### Abstract

This paper is as much about a certain modelling methodology, as it is about the constructive definition of future population states from a description of individual behaviour and an initial population state. The key idea is to build a nonlinear model in two steps, by explicitly introducing the environmental condition via the requirement that individuals are independent from one another (and hence equations are linear) when this condition is prescribed as a function of time. A linear physiologically structured population model is defined by two rules, one for reproduction and one for development and survival, both depending on the initial individual state and the prevailing environmental condition. In Part I we showed how one can constructively define future population state operators from these two ingredients. A nonlinear model is a linear model together with a feedback law that describes how the environmental condition at any particular time depends on the population size and composition at that time. When applied to the solution of the linear problem, the feedback law yields a fixed point problem. This we solve constructively by means of the contraction mapping principle, for any given initial population state. Using subsequently this fixed point as input in the linear population model, we obtain a population semiflow. We then say that we solved the nonlinear problem.

Original language | English (US) |
---|---|

Pages (from-to) | 157-189 |

Number of pages | 33 |

Journal | Journal of Mathematical Biology |

Volume | 43 |

Issue number | 2 |

State | Published - Aug 2001 |

### Fingerprint

### Keywords

- Cannibalism
- Deterministic at population level
- Nonlinear feedback via the environment
- Physiological structure
- Population dynamics

### ASJC Scopus subject areas

- Agricultural and Biological Sciences (miscellaneous)
- Mathematics (miscellaneous)

### Cite this

*Journal of Mathematical Biology*,

*43*(2), 157-189.

**On the formulation and analysis of general deterministic structured population models : II. Nonlinear theory.** / Diekmann, O.; Gyllenberg, M.; Huang, H.; Kirkilionis, M.; Metz, J. A J; Thieme, Horst.

Research output: Contribution to journal › Article

*Journal of Mathematical Biology*, vol. 43, no. 2, pp. 157-189.

}

TY - JOUR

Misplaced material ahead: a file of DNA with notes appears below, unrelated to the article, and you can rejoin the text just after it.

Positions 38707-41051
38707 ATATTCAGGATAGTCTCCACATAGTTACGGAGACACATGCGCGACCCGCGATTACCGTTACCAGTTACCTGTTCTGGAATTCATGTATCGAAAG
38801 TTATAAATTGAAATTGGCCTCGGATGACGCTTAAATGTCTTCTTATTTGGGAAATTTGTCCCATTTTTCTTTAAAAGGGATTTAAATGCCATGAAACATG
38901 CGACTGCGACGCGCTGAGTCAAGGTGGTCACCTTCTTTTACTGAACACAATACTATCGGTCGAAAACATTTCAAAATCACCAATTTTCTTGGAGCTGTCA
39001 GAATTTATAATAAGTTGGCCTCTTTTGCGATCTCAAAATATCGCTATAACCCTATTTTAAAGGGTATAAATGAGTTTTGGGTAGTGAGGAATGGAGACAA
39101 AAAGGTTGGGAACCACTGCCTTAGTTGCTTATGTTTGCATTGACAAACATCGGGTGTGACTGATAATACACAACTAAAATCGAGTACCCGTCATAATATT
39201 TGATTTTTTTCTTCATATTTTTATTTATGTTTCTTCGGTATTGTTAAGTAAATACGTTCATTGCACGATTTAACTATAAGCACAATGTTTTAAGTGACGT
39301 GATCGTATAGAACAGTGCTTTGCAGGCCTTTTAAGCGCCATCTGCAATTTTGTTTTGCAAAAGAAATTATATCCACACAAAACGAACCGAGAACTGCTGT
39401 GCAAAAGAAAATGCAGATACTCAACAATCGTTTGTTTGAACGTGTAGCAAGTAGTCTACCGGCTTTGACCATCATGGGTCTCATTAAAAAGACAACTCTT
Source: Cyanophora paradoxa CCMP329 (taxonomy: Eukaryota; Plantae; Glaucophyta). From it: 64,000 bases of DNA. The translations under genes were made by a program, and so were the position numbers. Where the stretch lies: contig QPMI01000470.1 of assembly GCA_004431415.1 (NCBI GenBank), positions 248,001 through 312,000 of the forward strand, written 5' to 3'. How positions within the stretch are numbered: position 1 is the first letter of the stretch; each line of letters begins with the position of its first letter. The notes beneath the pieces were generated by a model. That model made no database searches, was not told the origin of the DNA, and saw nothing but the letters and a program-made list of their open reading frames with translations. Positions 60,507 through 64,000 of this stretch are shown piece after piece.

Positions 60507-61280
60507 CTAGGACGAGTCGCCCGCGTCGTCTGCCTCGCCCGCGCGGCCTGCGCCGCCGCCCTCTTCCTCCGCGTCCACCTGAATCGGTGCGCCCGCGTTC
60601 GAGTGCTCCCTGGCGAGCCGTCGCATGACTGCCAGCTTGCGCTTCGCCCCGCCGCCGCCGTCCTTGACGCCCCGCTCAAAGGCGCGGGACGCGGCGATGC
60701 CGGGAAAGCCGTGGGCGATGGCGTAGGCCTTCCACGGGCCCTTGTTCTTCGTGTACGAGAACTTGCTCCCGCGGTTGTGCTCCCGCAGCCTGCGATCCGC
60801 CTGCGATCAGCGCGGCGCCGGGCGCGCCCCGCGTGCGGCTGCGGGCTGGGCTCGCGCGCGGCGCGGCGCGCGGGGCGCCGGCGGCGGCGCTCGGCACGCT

T1 - On the formulation and analysis of general deterministic structured population models

T2 - II. Nonlinear theory

AU - Diekmann, O.

AU - Gyllenberg, M.

AU - Huang, H.

AU - Kirkilionis, M.

AU - Metz, J. A J

AU - Thieme, Horst

PY - 2001/8

Y1 - 2001/8

N2 - This paper is as much about a certain modelling methodology, as it is about the constructive definition of future population states from a description of individual behaviour and an initial population state. The key idea is to build a nonlinear model in two steps, by explicitly introducing the environmental condition via the requirement that individuals are independent from one another (and hence equations are linear) when this condition is prescribed as a function of time. A linear physiologically structured population model is defined by two rules, one for reproduction and one for development and survival, both depending on the initial individual state and the prevailing environmental condition. In Part I we showed how one can constructively define future population state operators from these two ingredients. A nonlinear model is a linear model together with a feedback law that describes how the environmental condition at any particular time depends on the population size and composition at that time. When applied to the solution of the linear problem, the feedback law yields a fixed point problem. This we solve constructively by means of the contraction mapping principle, for any given initial population state. Using subsequently this fixed point as input in the linear population model, we obtain a population semiflow. We then say that we solved the nonlinear problem.

AB - This paper is as much about a certain modelling methodology, as it is about the constructive definition of future population states from a description of individual behaviour and an initial population state. The key idea is to build a nonlinear model in two steps, by explicitly introducing the environmental condition via the requirement that individuals are independent from one another (and hence equations are linear) when this condition is prescribed as a function of time. A linear physiologically structured population model is defined by two rules, one for reproduction and one for development and survival, both depending on the initial individual state and the prevailing environmental condition. In Part I we showed how one can constructively define future population state operators from these two ingredients. A nonlinear model is a linear model together with a feedback law that describes how the environmental condition at any particular time depends on the population size and composition at that time. When applied to the solution of the linear problem, the feedback law yields a fixed point problem. This we solve constructively by means of the contraction mapping principle, for any given initial population state. Using subsequently this fixed point as input in the linear population model, we obtain a population semiflow. We then say that we solved the nonlinear problem.

KW - Cannibalism

KW - Deterministic at population level

KW - Nonlinear feedback via the environment

KW - Physiological structure

KW - Population dynamics

UR - http://www.scopus.com/inward/record.url?scp=0035433541&partnerID=8YFLogxK

UR - http://www.scopus.com/inward/citedby.url?scp=0035433541&partnerID=8YFLogxK

M3 - Article

C2 - 11570590

AN - SCOPUS:0035433541

VL - 43

SP - 157

EP - 189

JO - Journal of Mathematical Biology

JF - Journal of Mathematical Biology

SN - 0303-6812

IS - 2

ER -